On the first point, I find Sen’s characterization of the parties who have standing in the original position to be slightly off. To me, this reflects a larger problem with the book, that Sen insists on treating the original position literally rather than accepting Rawls’ insistence that it should be understood only a device of representation. If the original position is understood as a means of thinking through what sorts of exclusions or impositions we ought to be willing to allow, then I find it hard to distinguish this from contractualism. Yes, it retains a commitment to “advantage-based reasoning” but it does so by insisting that justification must operate under the burden of ignorance about particular position. To lump this in with other theories guided by a sense of rational advantage doesn’t seem all that helpful. It is accurate, but not particularly illuminating.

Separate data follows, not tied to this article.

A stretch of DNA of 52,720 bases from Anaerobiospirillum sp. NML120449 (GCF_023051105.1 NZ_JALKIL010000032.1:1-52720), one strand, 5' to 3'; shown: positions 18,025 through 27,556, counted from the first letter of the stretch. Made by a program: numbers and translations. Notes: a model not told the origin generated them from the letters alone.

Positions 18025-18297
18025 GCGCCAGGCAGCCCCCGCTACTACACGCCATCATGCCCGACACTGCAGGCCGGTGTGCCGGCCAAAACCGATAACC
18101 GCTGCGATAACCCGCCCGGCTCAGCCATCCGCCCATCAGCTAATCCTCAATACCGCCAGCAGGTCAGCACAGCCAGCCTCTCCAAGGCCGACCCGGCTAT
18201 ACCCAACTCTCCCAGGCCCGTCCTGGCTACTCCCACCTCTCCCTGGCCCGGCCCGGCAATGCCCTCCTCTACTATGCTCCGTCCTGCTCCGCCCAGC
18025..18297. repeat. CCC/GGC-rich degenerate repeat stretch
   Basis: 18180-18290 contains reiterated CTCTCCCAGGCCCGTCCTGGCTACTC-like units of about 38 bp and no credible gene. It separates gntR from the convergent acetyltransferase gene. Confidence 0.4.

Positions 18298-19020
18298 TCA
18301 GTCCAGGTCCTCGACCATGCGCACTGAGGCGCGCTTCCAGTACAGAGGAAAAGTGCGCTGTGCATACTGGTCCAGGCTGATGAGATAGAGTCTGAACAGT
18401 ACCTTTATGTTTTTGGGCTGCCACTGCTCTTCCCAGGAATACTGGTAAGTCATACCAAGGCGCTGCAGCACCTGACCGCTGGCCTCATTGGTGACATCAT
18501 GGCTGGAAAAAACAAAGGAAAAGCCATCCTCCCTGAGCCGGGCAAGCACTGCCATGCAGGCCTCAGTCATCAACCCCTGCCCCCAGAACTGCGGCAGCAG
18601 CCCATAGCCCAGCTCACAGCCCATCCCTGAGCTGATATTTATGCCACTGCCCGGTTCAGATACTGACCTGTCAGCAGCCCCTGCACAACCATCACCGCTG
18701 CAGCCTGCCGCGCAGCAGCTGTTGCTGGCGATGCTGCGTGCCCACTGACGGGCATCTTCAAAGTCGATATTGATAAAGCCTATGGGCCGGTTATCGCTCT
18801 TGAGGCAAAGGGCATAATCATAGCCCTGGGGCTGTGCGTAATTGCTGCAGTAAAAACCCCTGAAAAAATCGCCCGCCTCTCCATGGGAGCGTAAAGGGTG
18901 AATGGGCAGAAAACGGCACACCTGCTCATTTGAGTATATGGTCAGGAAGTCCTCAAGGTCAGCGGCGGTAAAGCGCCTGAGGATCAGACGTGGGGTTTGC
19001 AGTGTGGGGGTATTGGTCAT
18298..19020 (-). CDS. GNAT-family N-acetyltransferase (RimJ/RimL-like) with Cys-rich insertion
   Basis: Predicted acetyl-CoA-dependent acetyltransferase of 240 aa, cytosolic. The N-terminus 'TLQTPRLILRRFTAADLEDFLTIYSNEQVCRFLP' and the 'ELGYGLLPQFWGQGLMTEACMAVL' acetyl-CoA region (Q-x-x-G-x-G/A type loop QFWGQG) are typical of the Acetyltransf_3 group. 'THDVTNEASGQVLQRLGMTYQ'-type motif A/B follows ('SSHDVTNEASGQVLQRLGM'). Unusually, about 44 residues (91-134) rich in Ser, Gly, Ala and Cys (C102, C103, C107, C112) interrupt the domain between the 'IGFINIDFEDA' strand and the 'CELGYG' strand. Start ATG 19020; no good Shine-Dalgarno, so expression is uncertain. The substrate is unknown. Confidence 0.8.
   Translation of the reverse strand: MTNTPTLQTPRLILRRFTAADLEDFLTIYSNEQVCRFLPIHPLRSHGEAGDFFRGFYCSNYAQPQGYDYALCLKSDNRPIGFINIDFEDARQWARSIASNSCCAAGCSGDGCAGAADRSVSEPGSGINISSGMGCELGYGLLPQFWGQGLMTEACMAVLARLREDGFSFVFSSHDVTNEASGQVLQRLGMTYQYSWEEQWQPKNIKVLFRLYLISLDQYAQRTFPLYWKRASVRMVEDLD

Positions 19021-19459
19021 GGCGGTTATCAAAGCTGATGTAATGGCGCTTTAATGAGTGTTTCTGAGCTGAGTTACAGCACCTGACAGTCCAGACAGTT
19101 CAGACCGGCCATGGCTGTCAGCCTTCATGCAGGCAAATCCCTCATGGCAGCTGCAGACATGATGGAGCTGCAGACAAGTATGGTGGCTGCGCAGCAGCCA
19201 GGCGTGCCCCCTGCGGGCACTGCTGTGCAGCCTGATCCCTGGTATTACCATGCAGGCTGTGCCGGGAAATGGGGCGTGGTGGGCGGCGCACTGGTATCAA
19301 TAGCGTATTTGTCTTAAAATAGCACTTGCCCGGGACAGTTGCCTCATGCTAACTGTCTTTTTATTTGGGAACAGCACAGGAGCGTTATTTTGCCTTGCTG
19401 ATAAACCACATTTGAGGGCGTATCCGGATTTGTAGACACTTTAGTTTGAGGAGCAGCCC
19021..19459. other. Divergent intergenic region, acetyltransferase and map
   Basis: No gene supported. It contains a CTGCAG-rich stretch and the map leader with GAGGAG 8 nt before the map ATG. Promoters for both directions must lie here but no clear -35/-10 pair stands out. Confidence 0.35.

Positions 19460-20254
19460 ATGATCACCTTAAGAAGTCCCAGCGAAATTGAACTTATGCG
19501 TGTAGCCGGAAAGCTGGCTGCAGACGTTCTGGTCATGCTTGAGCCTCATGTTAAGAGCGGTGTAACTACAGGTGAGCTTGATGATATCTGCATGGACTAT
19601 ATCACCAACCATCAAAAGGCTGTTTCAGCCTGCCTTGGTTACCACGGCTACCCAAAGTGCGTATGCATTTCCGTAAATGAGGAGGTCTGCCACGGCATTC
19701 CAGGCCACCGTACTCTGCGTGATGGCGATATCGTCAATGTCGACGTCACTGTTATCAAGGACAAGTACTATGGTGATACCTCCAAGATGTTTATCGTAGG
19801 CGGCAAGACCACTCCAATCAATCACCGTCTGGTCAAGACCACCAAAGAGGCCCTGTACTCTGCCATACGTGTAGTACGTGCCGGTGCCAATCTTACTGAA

At this point, I will admit to knowing very little about Scanlon’s work, so my statements here are based on Sen’s reading. I’d welcome comments from those who are more familiar with contractualism, who might be able to elaborate on distinctions that are not clear to me in Sen’s text. That said, Sen’s efforts to distinguish Scanlon’s approach promise more than they deliver. To the extent that he does establish are differences, I find it difficult to see how they generate much purchase.
German political theorists and IR-specialists are hosting a three-day-conference on International Political Theory in Frankfurt/Main from June 10-12, 2010. While most papers and the bulk of the discussion will be in German, there will be one English language panel on June 11, 4.30 – 8 p.m.: